INSIDE OUT is a large-scale participatory art project that transforms messages of personal identity into pieces of artistic work. Everyone is challenged to use black and white photographic portraits to discover, reveal and share the untold stories and images of people around the world. These digitally uploaded images will be made into posters and sent back to the project’s co-creators for them to exhibit in their own communities. People can participate as an individual or in a group; posters can be placed anywhere, from a solitary image in an office window to a wall of portraits on an abandoned building or a full stadium. These exhibitions will be documented, archived and viewable virtually.

The project stemmed from one persons idea and has now become a collective, collaborative effort to help spread the stories of people's lives we may never cross or know exactly how they live.  It brings light to that blindness of problems and social struggles occurring in the world.  This is a great example of how photography has been integrated into the wheatpasting trend.  Wheatpasting is no longer just drawings and graffiti. 

Another group that has incorporated photography and the use of wheatpasting is Mentalgassi, a Berlin- based creative collective made up of three artists engaged in urban intervention by transforming urban elements using specially chosen images.

Mentalgassi, Wheatpaste

Mentalgassi, Getxophoto, Wheatpaste, 2011

Mentalgassi teamed up with Amnesty International to create the "Making the Invisible Visible" project.  Juxtapoz Magazine covered the story of this project whose goal was to raise awareness about the case of the inmate Troy Davis and the problems within the possible innocnece in some death penalty cases.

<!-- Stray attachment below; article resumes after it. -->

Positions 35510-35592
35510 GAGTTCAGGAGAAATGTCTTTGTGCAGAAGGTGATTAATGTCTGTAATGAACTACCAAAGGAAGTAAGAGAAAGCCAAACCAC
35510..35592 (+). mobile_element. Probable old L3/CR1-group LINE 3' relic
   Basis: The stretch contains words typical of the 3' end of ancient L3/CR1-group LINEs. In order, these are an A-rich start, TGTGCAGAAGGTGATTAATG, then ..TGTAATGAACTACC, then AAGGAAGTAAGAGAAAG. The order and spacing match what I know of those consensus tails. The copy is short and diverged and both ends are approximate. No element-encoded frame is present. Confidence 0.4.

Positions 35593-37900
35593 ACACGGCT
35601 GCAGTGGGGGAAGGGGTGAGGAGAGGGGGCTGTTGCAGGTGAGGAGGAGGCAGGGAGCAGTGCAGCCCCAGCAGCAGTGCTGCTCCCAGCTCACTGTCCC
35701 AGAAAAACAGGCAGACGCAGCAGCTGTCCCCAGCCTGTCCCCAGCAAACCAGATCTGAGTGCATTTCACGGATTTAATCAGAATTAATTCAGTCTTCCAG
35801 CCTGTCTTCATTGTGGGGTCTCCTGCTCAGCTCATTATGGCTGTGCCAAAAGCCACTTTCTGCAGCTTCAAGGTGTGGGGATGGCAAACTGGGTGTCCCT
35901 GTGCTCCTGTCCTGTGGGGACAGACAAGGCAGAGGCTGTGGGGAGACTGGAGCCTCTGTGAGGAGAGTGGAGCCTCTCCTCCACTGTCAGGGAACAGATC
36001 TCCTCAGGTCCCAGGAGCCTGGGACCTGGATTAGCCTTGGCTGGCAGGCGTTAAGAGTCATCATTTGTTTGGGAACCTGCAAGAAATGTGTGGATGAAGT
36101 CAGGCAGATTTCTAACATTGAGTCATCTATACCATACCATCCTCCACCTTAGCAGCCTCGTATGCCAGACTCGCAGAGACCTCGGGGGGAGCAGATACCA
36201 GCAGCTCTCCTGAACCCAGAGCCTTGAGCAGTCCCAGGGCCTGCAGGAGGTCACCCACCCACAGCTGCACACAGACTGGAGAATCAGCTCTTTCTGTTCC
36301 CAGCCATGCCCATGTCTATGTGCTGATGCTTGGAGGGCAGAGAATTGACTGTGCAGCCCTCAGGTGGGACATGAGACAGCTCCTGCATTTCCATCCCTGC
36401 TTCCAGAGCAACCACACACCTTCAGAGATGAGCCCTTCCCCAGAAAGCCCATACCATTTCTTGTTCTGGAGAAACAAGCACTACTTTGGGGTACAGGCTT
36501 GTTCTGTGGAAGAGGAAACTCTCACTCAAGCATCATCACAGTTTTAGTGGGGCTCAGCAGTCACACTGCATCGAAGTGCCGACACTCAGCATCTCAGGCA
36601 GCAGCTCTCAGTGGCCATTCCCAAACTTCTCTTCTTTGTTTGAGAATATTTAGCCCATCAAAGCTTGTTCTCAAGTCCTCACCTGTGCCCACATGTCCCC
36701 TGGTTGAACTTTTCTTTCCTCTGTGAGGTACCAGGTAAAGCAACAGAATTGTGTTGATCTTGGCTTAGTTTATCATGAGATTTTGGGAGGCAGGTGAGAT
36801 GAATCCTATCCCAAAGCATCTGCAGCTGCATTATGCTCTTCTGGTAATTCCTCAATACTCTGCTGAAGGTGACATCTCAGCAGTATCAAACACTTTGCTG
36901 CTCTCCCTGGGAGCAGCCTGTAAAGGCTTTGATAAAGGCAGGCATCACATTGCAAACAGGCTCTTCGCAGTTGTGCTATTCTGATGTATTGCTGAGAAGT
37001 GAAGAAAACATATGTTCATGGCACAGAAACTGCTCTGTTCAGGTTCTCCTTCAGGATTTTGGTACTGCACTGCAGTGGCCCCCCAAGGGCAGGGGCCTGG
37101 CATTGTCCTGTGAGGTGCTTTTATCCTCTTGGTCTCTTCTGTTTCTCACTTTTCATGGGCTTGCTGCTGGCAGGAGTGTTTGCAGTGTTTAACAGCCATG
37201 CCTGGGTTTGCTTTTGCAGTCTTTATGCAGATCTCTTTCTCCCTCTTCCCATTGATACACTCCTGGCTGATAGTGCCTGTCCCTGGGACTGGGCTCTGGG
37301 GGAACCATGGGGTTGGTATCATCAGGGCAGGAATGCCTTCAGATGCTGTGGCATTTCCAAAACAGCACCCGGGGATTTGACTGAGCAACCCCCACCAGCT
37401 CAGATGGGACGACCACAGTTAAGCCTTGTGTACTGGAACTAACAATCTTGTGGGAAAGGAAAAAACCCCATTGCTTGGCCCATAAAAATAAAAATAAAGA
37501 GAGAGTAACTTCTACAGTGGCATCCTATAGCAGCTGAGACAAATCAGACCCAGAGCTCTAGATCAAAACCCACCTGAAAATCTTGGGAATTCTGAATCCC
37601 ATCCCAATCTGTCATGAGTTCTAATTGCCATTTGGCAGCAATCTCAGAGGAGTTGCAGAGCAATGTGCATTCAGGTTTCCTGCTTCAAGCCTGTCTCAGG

Wheatpasting is a rapidly growing way to display art work on the streets.  Who knows maybe in the near future you may be participating in one way or another with an artist that is involved in projects involving wheatpasting or you may just be doing it for you.  

-Angela Zamora










 

1 comment:

  1. I really enjoyed reading this piece, but aside from looking up the formal definition of what "wheatpasting" is, you did not mention what it actually is. Do you think that Banksy meant his comment " There is nothing more dangerous then someone who wants to make the world a better place?" literally or figuratively? I really hope that he meant it figuratively because if that is a literal statement that I find it incredibly close-minded. If no one where to try and change the world then we would never have progress in the right direction to help with situations that are out of those who are sufferings control. I really think that the pictures that include the homeless man, the multiples of children, and the baby in the basin tub really make a statement about poverty, homelessness, and hunger. Aside from that, although I really found the other pictures intriguing but they really did not speak to me about anything but creativity.

    - Kristi Underwood